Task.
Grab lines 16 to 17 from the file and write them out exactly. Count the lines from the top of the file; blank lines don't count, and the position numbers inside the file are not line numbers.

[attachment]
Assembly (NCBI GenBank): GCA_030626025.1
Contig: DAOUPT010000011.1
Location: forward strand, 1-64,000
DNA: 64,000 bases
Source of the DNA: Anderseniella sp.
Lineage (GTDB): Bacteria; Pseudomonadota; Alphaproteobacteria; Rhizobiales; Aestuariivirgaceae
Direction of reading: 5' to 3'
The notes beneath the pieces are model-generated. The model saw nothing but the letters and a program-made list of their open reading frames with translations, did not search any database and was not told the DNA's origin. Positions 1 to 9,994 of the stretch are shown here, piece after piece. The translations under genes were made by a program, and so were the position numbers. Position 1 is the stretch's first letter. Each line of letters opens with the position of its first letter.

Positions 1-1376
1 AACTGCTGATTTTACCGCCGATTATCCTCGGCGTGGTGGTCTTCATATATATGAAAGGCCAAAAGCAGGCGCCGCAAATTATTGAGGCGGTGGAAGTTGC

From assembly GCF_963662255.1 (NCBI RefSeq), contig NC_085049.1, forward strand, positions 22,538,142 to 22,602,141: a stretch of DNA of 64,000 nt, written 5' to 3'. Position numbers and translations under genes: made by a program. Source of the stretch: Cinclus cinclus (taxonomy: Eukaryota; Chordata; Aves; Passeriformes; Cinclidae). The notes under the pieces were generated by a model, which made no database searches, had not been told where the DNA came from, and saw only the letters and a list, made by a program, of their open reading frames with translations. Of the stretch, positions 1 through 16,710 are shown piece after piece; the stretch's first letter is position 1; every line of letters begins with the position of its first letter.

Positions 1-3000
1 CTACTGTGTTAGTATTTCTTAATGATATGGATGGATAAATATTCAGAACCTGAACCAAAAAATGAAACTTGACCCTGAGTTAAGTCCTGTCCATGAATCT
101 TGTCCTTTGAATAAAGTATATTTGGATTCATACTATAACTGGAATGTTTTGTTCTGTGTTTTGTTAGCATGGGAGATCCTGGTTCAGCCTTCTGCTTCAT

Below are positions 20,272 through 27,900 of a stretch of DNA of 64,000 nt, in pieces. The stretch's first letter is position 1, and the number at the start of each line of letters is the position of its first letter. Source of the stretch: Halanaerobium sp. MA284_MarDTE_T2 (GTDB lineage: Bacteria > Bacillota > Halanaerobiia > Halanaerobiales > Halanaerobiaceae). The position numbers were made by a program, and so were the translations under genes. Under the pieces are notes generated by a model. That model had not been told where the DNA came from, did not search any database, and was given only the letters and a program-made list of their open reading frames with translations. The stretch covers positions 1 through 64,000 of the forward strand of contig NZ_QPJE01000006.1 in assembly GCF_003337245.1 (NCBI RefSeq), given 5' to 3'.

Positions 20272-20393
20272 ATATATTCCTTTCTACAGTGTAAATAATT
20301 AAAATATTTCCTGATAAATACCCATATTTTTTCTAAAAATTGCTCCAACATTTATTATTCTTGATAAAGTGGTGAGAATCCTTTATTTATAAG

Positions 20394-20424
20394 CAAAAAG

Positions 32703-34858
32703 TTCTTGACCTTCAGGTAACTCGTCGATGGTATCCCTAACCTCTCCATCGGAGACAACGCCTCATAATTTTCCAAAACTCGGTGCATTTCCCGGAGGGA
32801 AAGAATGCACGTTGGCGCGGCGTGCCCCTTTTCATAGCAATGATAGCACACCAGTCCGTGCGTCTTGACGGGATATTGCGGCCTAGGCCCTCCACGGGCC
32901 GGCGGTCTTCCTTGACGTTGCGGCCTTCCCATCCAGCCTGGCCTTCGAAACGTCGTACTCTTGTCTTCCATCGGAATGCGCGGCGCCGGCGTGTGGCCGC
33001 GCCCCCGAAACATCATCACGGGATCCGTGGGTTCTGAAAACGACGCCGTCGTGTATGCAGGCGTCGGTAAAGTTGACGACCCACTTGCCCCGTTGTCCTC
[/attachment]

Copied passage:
Positions 20272-20393
20272 ATATATTCCTTTCTACAGTGTAAATAATT